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Discussion Starter #21
Hey guys, just wanted to say thank you for your advice and input; with apologies for a little dose of OSU/Michigan rivalry that I couldn't resist. We'll have to decide what to do next but your inputs help immeasurably. Thanks again!
 

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Hey guys, just wanted to say thank you for your advice and input; with apologies for a little dose of OSU/Michigan rivalry that I couldn't resist. We'll have to decide what to do next but your inputs help immeasurably. Thanks again!
No problem. Post up. Post pics. We will be here.
 

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Hello all, new member here. I searched the site for this issue but didn't really find a thread that was quite on point for what we experienced recently. We were making a roughly 350 mile trip on the interstate and we experienced pretty much a total loss of power on the freeway. Outdoor temperatures were probably in the mid-to-upper 80's; so its not like we were cruising through Death Valley. We went from 85 to 50 almost immediately and continued to slow almost to the point of getting rear ended. You could pin the accelerator pedal to the floor but all you would get is increased engine rpm and the car would continue to slow down. So we hopped off (well, limped off actually) at the nearest exit and waited for 20 minutes or so and proceeded in hopes that cooling it down would help; which it did for a while. Later we had to pull off again and wait it out a couple more times. The first interval was around 150 miles or so...second was around 80 miles. Similar threads seem to point to a TCM component that is designed to protect the transmission from overheating damage. So, I'm wondering if this was actually transmission "slippage" or the car flipping into "limp mode"; which would beg the question of why was it getting hot enough to go into protection mode? This leads me to wonder if I need to install a tranny oil cooler?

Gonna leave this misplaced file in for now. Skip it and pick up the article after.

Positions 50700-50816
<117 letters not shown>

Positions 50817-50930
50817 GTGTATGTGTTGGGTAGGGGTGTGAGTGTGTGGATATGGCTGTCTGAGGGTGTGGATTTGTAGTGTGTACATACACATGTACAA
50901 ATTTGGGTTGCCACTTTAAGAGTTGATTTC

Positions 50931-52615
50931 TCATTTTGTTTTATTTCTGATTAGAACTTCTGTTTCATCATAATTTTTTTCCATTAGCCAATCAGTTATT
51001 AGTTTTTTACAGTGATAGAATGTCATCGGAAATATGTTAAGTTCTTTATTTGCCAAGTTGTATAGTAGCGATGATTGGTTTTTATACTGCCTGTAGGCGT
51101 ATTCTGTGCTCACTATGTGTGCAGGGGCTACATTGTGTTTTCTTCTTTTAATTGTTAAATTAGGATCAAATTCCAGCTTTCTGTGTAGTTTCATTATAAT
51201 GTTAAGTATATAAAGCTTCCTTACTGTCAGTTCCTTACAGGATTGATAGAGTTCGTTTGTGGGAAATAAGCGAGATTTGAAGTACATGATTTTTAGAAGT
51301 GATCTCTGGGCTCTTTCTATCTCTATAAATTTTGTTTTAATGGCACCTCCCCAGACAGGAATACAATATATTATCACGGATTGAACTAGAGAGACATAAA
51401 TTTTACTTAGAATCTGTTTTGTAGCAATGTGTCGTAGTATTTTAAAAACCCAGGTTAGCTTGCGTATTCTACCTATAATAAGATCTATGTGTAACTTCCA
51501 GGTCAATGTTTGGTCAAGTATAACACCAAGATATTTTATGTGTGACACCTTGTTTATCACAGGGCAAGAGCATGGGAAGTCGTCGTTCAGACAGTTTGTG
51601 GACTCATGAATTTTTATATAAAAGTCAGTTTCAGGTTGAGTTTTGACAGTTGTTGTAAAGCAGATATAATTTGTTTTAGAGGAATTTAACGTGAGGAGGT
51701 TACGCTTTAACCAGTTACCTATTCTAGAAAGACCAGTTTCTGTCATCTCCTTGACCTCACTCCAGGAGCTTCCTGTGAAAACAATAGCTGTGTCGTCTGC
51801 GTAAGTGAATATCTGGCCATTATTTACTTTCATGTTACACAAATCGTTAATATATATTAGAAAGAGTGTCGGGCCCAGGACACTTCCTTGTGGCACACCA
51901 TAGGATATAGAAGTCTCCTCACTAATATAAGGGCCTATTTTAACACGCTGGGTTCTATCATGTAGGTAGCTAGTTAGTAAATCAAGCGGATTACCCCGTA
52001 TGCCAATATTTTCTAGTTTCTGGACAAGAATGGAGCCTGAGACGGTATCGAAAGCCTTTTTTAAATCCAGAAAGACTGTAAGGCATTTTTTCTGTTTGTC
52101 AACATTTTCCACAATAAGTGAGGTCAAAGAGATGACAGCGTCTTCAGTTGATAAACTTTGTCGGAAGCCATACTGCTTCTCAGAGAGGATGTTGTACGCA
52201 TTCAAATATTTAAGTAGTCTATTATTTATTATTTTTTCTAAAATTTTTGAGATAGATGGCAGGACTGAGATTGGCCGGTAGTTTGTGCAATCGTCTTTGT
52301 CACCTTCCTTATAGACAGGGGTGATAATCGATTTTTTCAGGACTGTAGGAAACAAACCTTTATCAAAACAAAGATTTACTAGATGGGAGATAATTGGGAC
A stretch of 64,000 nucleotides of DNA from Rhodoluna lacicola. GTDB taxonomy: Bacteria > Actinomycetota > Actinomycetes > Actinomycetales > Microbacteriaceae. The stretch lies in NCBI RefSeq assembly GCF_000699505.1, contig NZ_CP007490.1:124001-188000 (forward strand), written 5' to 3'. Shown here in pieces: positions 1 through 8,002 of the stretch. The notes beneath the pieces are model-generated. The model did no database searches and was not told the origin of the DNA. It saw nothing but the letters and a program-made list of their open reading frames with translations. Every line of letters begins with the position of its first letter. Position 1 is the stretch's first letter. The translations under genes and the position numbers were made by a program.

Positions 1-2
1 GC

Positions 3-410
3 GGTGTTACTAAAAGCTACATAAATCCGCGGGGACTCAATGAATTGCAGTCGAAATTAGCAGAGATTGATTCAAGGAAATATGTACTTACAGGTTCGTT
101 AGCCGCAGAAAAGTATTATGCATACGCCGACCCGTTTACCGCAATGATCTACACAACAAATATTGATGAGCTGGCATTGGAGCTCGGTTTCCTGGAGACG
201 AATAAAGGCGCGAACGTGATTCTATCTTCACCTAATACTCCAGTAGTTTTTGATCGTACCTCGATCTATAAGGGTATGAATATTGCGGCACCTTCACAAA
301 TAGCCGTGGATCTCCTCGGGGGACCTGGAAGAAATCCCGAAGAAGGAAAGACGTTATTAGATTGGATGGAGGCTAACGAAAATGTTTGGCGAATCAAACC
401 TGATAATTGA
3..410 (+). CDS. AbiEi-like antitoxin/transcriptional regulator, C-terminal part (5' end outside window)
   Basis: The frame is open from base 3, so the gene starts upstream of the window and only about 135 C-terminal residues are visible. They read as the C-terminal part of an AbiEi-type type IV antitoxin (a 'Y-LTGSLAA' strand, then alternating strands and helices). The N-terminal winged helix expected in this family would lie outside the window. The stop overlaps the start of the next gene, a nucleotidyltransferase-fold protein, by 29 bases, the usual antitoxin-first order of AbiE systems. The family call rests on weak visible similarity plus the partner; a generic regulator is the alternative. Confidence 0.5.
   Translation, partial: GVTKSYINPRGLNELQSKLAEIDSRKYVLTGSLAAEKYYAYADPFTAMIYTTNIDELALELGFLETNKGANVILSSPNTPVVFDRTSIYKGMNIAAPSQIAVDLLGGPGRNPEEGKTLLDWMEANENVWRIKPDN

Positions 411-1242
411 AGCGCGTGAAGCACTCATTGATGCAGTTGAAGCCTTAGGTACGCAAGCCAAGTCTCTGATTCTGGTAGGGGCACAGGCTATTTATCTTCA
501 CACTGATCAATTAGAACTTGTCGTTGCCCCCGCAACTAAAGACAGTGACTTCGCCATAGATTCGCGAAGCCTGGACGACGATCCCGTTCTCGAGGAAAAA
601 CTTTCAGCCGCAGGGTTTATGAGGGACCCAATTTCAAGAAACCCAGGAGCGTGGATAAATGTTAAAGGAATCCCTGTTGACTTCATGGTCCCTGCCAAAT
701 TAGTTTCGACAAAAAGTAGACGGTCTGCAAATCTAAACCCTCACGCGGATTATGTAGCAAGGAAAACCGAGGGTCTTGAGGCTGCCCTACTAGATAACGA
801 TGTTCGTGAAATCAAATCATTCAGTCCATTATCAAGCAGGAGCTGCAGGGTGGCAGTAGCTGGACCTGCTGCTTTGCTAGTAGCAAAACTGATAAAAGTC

Other commentary suggests that a CVT fluid change may correct the problem...or at least what sounded like similar problems. Any chance this is related to a bit of over-due maintenance??

We purchased the car used so are not sure of its maintenance history. However, we do know that its bone stock with no tweaks to turbo boost, transmission performance, etc. Just a nice little stock Juke with about 110K miles on the clock.

As I mentioned, I did try to search for something that seemed to fit our situation but didn't come across a good match in previous threads. So, if I could ask for your input, it would be very much appreciated.

Thank you!
It sounds like you've got a good amount of replies. Instead of telling you what "will" happen, I'll give you my story. Exactly what you went thru, my car went thru at maybe 5,000-10,000 mile mark, basically brand new. Whining, highway overheating, limp mode, etc. I was almost killed multiple times in my car because of the CVT. I then refilled to EXACTLY between the dipstick fill lines "hot" and completely eliminated that problems I was having. I attributed it to a factory underfill/overfill condition which causes massive havoc on oil foaming and oil pump cavitation. This same condition can happen on higher mileage CVT due to transmission case oil leakage. I've heard the CVT oil will degrade the silicon gasketing material, I would tend to believe it. I run Loctite 518 on my CVT rebuild/upgrade, which is completely impervious to CVT fluid. External coolers help and there are many threads on that subject, but proper fluid fill is much much more critical IMHO. A correctly filled CVT oil sump level will be whisper quiet, this is so important to the oil pump function and how it supplies hydraulic fluid to the valvebody control unit that it isn't stressed enough.